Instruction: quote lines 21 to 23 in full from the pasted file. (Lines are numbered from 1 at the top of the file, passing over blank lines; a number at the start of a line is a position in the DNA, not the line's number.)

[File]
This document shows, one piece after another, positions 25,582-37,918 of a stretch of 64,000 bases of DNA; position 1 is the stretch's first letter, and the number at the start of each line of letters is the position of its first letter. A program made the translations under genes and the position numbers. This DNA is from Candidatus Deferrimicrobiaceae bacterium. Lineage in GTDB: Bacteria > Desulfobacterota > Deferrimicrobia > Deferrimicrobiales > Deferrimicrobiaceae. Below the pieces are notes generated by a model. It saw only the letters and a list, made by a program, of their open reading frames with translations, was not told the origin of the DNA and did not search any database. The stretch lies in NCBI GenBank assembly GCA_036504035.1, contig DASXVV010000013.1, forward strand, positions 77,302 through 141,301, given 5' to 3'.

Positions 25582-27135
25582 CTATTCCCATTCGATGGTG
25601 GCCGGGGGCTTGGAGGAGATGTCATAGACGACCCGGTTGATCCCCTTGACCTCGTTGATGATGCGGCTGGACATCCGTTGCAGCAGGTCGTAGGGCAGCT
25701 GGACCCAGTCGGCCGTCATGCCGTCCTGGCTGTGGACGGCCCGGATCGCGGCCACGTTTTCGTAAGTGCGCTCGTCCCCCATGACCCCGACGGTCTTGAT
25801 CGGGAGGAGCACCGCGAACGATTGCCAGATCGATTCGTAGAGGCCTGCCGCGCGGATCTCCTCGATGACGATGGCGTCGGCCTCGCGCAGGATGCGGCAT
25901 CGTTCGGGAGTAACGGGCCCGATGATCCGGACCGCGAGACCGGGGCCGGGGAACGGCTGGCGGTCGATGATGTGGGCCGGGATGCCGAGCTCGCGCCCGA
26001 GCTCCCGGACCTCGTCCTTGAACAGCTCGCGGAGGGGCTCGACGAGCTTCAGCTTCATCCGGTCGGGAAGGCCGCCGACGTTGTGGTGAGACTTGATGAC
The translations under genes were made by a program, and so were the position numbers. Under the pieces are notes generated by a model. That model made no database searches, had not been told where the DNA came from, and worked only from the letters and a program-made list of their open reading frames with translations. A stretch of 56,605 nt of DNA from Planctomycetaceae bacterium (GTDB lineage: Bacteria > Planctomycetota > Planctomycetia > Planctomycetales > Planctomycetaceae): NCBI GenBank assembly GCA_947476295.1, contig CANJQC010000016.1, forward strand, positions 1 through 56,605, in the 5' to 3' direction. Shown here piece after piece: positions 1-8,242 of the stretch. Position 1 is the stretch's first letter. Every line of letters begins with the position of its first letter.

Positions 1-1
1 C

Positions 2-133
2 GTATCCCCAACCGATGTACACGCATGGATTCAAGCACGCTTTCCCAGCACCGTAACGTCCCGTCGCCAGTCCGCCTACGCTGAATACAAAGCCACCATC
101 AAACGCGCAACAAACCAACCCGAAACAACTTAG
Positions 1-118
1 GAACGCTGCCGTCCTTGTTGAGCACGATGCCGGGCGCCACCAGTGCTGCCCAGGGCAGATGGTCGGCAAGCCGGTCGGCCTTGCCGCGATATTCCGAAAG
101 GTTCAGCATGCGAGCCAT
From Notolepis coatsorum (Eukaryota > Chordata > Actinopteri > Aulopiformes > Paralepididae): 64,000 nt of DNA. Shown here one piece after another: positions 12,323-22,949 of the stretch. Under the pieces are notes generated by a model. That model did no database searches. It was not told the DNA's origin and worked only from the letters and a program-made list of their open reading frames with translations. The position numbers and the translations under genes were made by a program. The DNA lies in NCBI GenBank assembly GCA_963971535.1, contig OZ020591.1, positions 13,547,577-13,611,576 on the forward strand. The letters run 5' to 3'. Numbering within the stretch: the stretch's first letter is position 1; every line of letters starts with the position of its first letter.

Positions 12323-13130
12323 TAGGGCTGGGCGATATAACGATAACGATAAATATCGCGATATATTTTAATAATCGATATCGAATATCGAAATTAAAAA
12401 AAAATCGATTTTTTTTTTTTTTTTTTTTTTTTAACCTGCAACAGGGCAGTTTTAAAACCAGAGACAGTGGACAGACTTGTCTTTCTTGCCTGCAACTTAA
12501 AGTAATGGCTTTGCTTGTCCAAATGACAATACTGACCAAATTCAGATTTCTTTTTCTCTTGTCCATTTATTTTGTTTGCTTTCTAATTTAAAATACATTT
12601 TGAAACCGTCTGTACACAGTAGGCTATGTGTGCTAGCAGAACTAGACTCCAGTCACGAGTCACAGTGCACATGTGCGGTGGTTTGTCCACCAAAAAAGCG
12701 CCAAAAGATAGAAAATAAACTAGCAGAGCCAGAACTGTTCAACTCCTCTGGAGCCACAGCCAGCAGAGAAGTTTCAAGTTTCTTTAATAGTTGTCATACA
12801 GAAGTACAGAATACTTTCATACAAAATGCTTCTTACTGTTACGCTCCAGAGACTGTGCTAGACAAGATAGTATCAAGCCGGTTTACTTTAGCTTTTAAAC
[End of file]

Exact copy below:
12401 AAAATCGATTTTTTTTTTTTTTTTTTTTTTTTAACCTGCAACAGGGCAGTTTTAAAACCAGAGACAGTGGACAGACTTGTCTTTCTTGCCTGCAACTTAA
12501 AGTAATGGCTTTGCTTGTCCAAATGACAATACTGACCAAATTCAGATTTCTTTTTCTCTTGTCCATTTATTTTGTTTGCTTTCTAATTTAAAATACATTT
12601 TGAAACCGTCTGTACACAGTAGGCTATGTGTGCTAGCAGAACTAGACTCCAGTCACGAGTCACAGTGCACATGTGCGGTGGTTTGTCCACCAAAAAAGCG